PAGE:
Firm Files Petition with United States Supreme Court on Noteworthy Case

Posted on Thursday, December 12th, 2019 at 8:00 am    

Spolin Law has filed a petition in the United States Supreme Court, in Washington D.C., on a noteworthy case that implicates major Constitutional issues.

The October 2019 filing, termed a petition for writ of certiorari, seeks to have the court accept the case and overturn the conviction of the firm’s client, whose rights were violated in the course of his trial. If the court rules on the side of client, the decision will affect criminal defendants throughout the United States in both state and federal courts.

United States Supreme Court

Spolin Law’s petition to the United States Supreme Court discusses the Sixth and Fourteenth Amendments to the US Constitution. Interior photo of the court is courtesy of uscourts.gov

The primary issue presented to the United States Supreme Court was whether an attorney for a criminal defendant may subsequently represent a witness against his former client. The issue relates to the Sixth and Fourteenth Amendments of the United States Constitution. The Sixth Amendment, as interpreted by prior case law, guarantees criminal defendants the right to the “effective” assistance of a lawyer. An attorney whose representation falls below the standards articulated by the courts will be considered ineffective, thus violating the client’s Constitutional rights.

In the present case, a lawyer represented a criminal defendant while simultaneously representing a witness who was slated to testify against the defendant. Once the lawyer realized that he was representing both parties, he withdrew from representation of the defendant but continued to represent the witness. By that time the attorney had received hundreds of pages of discovery and had numerous confidential conversations with the defendant, including material that the witness could have used to conform his testimony to other evidence in order to make it more believable. The witness—a convict himself—had agreed to testify against the defendant in exchange for the prosecution’s dismissal of a separate attempted murder charge against the witness.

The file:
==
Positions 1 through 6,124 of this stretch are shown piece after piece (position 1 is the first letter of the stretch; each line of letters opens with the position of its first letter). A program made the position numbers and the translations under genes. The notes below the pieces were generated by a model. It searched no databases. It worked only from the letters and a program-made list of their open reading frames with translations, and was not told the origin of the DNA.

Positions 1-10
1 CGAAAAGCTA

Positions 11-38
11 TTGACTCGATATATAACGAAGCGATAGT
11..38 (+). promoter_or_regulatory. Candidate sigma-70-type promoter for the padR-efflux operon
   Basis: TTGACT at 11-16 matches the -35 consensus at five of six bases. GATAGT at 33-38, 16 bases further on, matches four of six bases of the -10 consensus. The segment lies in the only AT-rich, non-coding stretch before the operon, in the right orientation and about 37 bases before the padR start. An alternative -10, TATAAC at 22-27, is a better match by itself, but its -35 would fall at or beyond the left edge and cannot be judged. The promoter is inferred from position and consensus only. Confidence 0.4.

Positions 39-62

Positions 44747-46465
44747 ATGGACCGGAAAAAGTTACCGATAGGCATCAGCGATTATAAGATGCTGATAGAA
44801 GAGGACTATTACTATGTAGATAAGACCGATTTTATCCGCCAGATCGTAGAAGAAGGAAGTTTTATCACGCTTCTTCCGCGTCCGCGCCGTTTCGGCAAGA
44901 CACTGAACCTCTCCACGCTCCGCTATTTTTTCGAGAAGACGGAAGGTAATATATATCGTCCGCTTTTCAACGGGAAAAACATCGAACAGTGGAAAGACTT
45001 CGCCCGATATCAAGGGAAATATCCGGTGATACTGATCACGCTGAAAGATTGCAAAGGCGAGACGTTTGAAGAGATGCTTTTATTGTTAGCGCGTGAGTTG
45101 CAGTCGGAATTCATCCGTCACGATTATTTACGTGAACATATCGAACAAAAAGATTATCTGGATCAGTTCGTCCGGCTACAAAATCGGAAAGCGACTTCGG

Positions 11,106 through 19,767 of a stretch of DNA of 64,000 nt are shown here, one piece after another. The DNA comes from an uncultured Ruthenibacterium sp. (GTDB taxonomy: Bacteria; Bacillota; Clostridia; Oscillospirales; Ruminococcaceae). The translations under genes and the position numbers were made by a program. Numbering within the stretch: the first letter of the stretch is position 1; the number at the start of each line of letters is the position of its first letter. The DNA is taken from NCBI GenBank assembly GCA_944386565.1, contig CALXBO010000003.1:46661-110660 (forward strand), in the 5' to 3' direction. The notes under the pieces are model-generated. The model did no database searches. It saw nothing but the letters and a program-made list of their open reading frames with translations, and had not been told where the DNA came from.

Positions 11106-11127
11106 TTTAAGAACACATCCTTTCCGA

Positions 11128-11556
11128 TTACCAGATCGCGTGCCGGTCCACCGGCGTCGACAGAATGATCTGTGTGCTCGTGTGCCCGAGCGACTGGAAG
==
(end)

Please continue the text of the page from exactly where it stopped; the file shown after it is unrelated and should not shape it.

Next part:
Aaron Spolin, who is admitted to practice in front of the United States Supreme Court, submitted the petition and is the primary attorney on the case.

To contact the firm about a criminal appeals or post-conviction matter, call us at (310) 424-5816.


Spolin Law’s Firm Manager, Dionne A. Parker, Wins the 2019 Client Service Award

Posted on Thursday, December 5th, 2019 at 5:00 pm    

Dionne A. Parker, Spolin Law P.C.’s law firm manager, has won the firm’s 2019 Client Service Award. The award, which comes with a $300 cash prize, was created to recognize members of the Spolin Law team who go above and beyond in their efforts to serve clients.

Dionne A. Parker

Numerous clients and other firm members have specifically singled out Ms. Parker for praise over the course of the past year. While she has a difficult workload—operating the administrative nerve center of the firm—she strives to make sure that each client knows how important his or her case is to the firm. This includes returning phone calls promptly, providing relevant case documents, communicating with court clerks and other agencies, and carrying out whatever other steps are necessary to assist the lawyers assigned to the case.

While Ms. Parker serves solely in a non-legal capacity at Spolin Law, she also happens to be a licensed attorney admitted to the Maryland, Washington, D.C., and United States Supreme Court bars.

Prior to joining Spolin Law, Ms. Parker served as an attorney at a prominent Washington D.C. law firm. She was also the Associate General Counsel for the National Conference of Seventh-Day Adventists, an international nonprofit organization.

If you would like to nominate a firm member for the 2020 Client Service Award, please contact us via phone or email.

To learn more about the firm and the type of work we do, feel free to contact one of the firm’s attorneys at (310) 424-5816 or contact@spolinlaw.com.